Friday, January 30, 2015

Where's the Teeth?

I share an online calendar with a friend of mine. He works three jobs, and I try to stay social with my peeps, so it's just easiest to do a quick schedule check when we want to make plans like buying tickets to a show.

Last week I was sitting in the waiting area of my dentist's office when I got a text message. Here's what it said:

"You'll love this: I went in to my dentist appointment today at 2pm, only to discover that the appointment on my calendar was YOUR dentist appointment."

We were in separate offices across the city, but due to a misreading of a poorly color-coded time slot, only one of us was actually supposed to be there. 

He got hearty chuckles from the receptionist. I got my teeth cleaned. 

Wednesday, January 21, 2015

Diamonds in the Rough

At some point in our lives, we've all worked at jobs that were, politely put, less than stellar. When I first moved to the TC, I worked retail at a boutique gift store. It was intended as a short-term gig, a place to land while I got my bearings in a new city. Six months, I reckoned, would do the trick.

Over a year later I was still there. I worked weird hours and could barely pay my rent, but I'd met such wonderful people. My coworkers were so bright and funny that they occasionally made me forget my aching back and the last customer who'd treated me like dirt.

There was a guy in a band who would write little songs, such as his ballad about the Loomis truck driver called "Armored Car of Love." There was a woman who would twirl rolls of wrapping paper like batons, tossing them up in the air with a flourish. There was a girl who would work late nights during the Christmas rush, and we'd dance outrageously to a techno version of Bing Crosby after the store closed.

But the story that makes me laugh without fail involves another girl who was (and is) utterly delightful. We'll call her Heidi.  Because that's her name.  For a few months, we were selling personalized bracelets. You could buy a simple leather band and choose individual "diamond"-encrusted letters to thread on in any combination that suited your taste. 

On one particularly slow afternoon, Heidi decided to do a little shopping. She announced that she was going to make a bracelet for her sister, and proceeded to carefully pluck sparkly pieces out of the trays. She finally turned, quite seriously, to display her creation.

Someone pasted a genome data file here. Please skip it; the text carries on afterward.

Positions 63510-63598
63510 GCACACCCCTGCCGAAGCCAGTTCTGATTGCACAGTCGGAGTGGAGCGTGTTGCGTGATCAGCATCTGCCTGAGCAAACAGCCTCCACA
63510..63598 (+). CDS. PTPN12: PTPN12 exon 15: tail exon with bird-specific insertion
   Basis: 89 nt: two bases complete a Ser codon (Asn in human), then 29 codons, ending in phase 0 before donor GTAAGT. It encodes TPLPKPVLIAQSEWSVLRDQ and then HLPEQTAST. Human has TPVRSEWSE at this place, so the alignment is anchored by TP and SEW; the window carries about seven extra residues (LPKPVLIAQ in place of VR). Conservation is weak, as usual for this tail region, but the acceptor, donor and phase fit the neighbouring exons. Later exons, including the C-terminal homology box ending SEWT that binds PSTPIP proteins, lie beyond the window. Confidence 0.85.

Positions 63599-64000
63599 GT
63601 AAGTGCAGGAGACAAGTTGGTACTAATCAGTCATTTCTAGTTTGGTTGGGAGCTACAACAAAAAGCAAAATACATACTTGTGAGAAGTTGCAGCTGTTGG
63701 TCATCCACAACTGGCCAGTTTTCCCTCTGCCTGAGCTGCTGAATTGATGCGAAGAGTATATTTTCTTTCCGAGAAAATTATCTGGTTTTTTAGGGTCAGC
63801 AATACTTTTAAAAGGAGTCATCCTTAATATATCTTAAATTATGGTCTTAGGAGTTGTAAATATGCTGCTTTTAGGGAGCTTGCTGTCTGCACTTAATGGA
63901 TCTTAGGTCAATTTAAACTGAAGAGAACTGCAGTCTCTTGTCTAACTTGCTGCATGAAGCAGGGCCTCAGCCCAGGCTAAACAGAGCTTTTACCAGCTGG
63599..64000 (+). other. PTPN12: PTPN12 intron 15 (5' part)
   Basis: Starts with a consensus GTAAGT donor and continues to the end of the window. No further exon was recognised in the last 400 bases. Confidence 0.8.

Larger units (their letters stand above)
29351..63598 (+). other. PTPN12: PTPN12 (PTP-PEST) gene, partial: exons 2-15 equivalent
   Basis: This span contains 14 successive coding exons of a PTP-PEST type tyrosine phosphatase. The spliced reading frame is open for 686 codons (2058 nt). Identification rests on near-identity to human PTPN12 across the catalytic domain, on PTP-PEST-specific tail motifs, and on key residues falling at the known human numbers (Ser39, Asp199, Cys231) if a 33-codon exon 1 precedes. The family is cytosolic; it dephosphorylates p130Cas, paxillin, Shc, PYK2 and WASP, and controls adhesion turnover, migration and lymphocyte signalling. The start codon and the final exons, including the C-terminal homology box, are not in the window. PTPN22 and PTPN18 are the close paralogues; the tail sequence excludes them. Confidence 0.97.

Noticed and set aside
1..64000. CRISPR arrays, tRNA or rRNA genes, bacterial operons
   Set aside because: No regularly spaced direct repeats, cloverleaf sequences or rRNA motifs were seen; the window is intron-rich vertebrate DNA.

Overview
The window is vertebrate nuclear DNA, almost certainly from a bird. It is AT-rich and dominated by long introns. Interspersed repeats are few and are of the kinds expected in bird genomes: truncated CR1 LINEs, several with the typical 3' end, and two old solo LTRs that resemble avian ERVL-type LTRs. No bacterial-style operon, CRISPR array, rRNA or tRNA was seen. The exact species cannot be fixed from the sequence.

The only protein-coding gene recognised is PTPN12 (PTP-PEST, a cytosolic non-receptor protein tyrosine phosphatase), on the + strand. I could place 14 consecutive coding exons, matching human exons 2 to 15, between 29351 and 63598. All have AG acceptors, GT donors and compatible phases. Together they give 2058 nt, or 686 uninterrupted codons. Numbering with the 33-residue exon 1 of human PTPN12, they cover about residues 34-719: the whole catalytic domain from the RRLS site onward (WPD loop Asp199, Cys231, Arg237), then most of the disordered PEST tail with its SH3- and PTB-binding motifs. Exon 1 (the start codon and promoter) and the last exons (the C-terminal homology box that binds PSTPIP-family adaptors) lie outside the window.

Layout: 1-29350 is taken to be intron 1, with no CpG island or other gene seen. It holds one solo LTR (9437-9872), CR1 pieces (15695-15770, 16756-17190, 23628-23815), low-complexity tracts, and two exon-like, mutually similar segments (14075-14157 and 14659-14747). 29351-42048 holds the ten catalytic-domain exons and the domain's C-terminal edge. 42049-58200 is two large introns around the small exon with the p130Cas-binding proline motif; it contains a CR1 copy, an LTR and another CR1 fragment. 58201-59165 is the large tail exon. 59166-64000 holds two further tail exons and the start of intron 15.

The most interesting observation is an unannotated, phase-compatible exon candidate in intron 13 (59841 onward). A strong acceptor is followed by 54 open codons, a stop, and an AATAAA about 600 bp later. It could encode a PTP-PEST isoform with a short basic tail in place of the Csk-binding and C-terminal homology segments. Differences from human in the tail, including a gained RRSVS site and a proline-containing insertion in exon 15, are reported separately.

"Do you think she'll like it?"

I'd expected her sister's name, perhaps, or initials, or an inspirational word that held special meaning for them both.  What I saw instead, spelled out in glittery diamond letters, was "POOP."

It was ridiculous. And genius. And still one of the funniest things I've ever seen.

I eventually left that job, partly due to a poor change of management, and partly because having to call 911 after skateboarders threw lit firecrackers into the store didn't seem worth $8 an hour. I was too young and dumb to realize that you shouldn't burn bridges, because I frickin' dynamited that one. But I was lucky enough to know a few real gems, and that's worth a lot.

Thursday, January 8, 2015

Drink. Click.

Holy balls, people! It's been almost a month since my last post. I hope everyone had a lovely holiday.

I went home to South Dakota and spent a week eating my weight in goodies and generally trying to return to my natural vegetative/hibernating state. 

One night I heard my dad shout that he was watching slides. I roused myself from beneath a heated blanket and made my way to the basement, where I found him clicking through a tray of my parents' wedding pictures from 1974.

I was well acquainted with all the images, since I'd painstakingly scanned, edited, and archived them several years before. But I'd never had the accompanying commentary from a happily buzzed father. 

"Look at that. Look at your mom. She looks like a freakin' movie star!" 

Drink. Click. 

"I never really noticed how pretty that dress was. With the lace on the sleeves and neck ..."

Drink. Click. 

"Whoah! Someone put a lot of work into those streamers."

Long pause while it slowly dawned on him after 40 years. 

"You know, I bet when all of us guys left and went out to the bar, the girls stayed behind and decorated!"

At that moment my mom arrived to confirm, with an amused smirk, that he was correct. Then she joined him on the couch to fill in the rest of the blanks, and they both looked back on each other as if for the first time. 

Drink. Click.